how to become a pastry chef

What does a Pastry Chef do?

A pastry chef is a professional that specializes in desserts such as cakes, cookies, and many other pastries. The primary responsibility is baking, preparing or pairing baked sweets to match demands, menus, hot/cold beverages, or even wines recommended by the main chef if they are working in a fine dining restaurant.

How to Become Pastry Chef

Experience is key for a pastry chef. A high school diploma or its equivalent is usually the minimum requirement to enter this career field, though it is pertinent to find employment to gain experience. Most start in a variety of other positions in the kitchen and advance as they gain more on the job training from bakers or other pastry makers that may work with. You can also attend a technical school or community college to earn credentials as well by learning nutrition, basic math, and food safety. Some schools even offer specialized programs that focus directly on pastries and offer an extensive apprenticeship.

Job Description of a Pastry Chef

A pastry chef is commonly mistaken with a baker; though some tasks are very similar. Duties include baking and mixing ingredients to be used in pastries, pies, cakes, and cookies. They make sure oven temperatures are set correctly for baking and monitor the color of the baked item to judge if any adjustments may be necessary in temperature, humidity or conveyor equipment speeds.

You need to innovative, creative, detailed oriented, have an artistic eye, and have the ability to lead. They decorate certain pastries with glazing, icing or other ingredients to make them appealing to the customer. They monitor the measurements, shape and cooking time of baked goods to ensure the success of the product and ensure that they are appealing to the eye. However, the main difference between a pastry chef and baker is what they are responsible for. The word “chef” is the main difference, it includes management, administrative duties, and leading a team in preparing pastries as well. Therefore they have a Pastry chef who has a greater responsibility in the management and interactions of staff, most of the time with a team of bakers.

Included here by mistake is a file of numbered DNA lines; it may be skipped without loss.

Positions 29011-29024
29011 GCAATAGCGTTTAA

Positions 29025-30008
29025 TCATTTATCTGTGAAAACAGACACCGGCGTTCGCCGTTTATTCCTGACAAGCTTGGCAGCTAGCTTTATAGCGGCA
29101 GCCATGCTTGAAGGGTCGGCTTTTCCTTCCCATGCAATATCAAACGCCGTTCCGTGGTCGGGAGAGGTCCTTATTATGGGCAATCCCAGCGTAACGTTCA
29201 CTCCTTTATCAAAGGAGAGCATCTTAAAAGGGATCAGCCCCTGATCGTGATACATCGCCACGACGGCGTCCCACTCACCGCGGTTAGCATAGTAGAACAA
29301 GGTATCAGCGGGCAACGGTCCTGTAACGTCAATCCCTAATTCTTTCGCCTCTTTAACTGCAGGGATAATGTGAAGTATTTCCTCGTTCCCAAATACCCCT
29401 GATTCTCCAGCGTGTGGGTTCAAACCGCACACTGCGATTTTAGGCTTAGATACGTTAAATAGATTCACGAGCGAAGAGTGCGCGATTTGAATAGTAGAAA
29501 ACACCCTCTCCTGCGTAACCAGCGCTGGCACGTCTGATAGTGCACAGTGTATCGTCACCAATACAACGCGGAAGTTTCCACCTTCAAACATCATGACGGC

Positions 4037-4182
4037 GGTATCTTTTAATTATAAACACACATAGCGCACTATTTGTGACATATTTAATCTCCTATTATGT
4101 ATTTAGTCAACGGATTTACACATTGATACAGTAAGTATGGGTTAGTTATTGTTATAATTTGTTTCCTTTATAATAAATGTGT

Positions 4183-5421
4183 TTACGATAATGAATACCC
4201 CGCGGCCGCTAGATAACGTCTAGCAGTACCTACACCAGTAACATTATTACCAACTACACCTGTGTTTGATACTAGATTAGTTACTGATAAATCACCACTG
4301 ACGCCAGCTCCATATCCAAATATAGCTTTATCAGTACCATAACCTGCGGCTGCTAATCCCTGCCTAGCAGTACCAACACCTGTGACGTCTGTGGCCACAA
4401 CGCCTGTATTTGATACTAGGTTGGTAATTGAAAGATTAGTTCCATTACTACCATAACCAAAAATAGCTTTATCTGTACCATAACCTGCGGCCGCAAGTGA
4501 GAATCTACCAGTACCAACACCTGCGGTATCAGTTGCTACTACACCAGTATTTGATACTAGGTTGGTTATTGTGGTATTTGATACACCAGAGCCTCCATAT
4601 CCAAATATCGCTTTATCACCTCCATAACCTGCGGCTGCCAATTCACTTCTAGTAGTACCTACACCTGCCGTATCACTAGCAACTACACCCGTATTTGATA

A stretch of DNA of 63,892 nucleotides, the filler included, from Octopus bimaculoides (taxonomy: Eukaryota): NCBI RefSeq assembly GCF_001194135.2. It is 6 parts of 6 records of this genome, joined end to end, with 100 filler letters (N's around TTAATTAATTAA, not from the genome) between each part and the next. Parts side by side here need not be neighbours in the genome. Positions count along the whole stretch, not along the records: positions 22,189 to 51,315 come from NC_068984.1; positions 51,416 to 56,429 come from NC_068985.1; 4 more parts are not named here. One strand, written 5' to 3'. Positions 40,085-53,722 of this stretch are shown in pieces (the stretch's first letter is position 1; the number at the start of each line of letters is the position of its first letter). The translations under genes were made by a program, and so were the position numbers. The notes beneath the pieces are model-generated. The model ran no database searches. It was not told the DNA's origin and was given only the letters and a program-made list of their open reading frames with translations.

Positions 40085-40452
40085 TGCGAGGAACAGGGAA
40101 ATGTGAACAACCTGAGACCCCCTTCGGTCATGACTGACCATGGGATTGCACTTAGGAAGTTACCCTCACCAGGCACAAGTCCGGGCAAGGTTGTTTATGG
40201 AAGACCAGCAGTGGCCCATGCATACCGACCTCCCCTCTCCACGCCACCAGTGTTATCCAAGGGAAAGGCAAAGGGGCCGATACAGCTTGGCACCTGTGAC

Pastry chefs create small quantities and complex desserts. The complexity of these desserts leads them to spend more time decorating and preparing at times. They also work with restaurant chefs to pair desserts with meals being prepared or wines offered each evening. Pastry chefs use recipes or create new ones using their own creativity however, in addition they are still having to maintain records, order food, manage staff, and ensure food safety standards are being met. Most pastry chefs work in fine dining restaurants, bakeries, or bistros. Some even work in hotels and resorts around the country. They can work long hours and are on their feet most of the day. They work around ovens, stoves, and kitchen machines, therefore it can get very hot during the day. They work in a professional kitchen and are usually assigned a station amongst other members of the kitchen management.

Free Teacher and Student Resources

Harvard University offers a free Science and Cooking course on (link opens in a new tab) with the option to pay a small fee receive a verified certificate upon completion of the course.

By taking this course, you’ll learn:

  • The chemical and physical principles that underlie everyday cooking and haute cuisine techniques.
  • How chefs can use enzymes to make foods that would otherwise be impossible.
  • How to use the scientific method to learn how a recipe works, and find ways you could improve it.
  • How to think like a chef AND a scientist.

Related Careers to Research:

Article Citations

Bureau of Labor Statistics, U.S. Department of Labor, Occupational Outlook Handbook, Chefs and Head Cooks.

National Center for O*NET Development. 35-1011.00. O*NET OnLine.

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